The surgical counter-attack from the international left which impressed me most last month at Porto Alegre, was bullshit detection in relation to two Kyoto deals: the 1997 Protocol of the UN Framework Convention on Climate Change; and the upcoming World Water Forum.
Next month, the UN and World Bank go to Japan in search of an impossible consensus between multinational corporations, neoliberal state officials and water-sector activists. I’ll devote my March column to multiple water wars which reveal how the progressive international eco-social movement weighs up responsibilities and opportunities.
First, however, what are we learning about the commodification of air, via various Kyoto “emissions-trading” mechanisms? Several WSF seminars were sponsored by progressive groups like Carbon Trade Watch, the Sustainable Energy and Economy Network, Oilwatch and the Energy Project, joined by coal-face activists from labour, community, women’s, indigenous-peoples and environmental justice campaigns across the South.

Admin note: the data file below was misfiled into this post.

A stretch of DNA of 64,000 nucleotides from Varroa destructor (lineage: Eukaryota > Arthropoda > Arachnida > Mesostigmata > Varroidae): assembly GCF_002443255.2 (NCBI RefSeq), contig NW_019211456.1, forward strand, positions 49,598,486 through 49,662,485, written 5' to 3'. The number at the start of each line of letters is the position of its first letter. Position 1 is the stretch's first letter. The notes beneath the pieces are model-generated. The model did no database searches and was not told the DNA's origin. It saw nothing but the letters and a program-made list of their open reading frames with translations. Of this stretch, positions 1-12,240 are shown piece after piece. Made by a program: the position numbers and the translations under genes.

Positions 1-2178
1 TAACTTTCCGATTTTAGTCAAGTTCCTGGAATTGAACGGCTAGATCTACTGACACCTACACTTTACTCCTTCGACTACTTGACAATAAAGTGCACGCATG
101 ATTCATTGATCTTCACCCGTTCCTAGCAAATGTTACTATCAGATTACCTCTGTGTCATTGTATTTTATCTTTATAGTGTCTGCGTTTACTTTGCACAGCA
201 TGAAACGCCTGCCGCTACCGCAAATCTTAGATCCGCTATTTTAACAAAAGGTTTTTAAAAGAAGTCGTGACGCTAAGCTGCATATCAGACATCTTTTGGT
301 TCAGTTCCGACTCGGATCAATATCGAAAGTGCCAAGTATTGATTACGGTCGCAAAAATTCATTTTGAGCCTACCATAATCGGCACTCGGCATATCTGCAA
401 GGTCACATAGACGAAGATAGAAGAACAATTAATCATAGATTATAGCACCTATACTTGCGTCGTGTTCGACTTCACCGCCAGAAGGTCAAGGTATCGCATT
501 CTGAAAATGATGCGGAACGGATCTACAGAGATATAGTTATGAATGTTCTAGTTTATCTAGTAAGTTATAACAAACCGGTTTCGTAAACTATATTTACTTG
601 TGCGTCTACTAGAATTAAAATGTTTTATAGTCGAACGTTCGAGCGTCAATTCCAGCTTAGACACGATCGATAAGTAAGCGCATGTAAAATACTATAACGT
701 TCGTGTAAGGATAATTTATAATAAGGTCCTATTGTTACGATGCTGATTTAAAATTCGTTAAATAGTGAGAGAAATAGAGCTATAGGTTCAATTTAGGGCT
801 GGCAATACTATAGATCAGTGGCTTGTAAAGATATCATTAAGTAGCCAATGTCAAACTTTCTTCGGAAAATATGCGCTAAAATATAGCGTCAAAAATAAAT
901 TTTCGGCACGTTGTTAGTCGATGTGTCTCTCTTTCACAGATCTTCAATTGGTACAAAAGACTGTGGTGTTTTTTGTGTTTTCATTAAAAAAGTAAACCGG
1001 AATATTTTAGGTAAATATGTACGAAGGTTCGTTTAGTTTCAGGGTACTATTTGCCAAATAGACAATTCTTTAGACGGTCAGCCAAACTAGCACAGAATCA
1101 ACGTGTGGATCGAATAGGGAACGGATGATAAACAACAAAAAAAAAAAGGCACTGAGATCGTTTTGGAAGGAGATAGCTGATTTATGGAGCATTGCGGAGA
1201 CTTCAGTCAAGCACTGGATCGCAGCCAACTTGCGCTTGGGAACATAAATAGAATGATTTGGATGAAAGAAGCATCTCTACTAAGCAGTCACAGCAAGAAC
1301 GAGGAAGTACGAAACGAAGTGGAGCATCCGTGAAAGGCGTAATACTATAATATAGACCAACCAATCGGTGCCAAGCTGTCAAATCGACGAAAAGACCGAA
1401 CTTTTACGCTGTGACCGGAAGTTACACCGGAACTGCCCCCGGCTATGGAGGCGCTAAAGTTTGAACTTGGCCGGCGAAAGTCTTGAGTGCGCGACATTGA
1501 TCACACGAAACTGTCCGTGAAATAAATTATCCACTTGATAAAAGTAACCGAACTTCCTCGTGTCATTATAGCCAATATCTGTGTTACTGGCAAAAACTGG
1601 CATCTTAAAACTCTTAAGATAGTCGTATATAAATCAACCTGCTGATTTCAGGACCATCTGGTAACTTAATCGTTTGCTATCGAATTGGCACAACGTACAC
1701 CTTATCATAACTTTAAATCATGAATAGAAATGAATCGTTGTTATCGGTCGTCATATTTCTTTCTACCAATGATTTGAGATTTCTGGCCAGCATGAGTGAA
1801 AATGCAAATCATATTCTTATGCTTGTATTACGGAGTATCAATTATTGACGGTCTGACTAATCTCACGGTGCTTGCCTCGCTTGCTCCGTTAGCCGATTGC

A booklet just published–”The Sky is Not the Limit: The Emerging Market in Greenhouse Gases” (TransNational Institute briefing series)–does a brilliant job explaining the problem and accusing various enemies, including coopted green groups. The five Carbon Trade Watch authors warn, “events have been set in motion which are likely to have devastating impacts on people and planet if allowed to continue”.
At issue is how to halt global warming by controlling greenhouse gases from industrial, agricultural and consumer emissions: carbon dioxide (C02), methane, nitrous oxide, hydrofluorocarbons, perfluorocarbons and sulphur hexafluoride. Kyoto ultimately leaves emissions reduction to corporate profit-seeking, as opposed to the administrative command-and-control powers that, in my view, must urgently be constructed.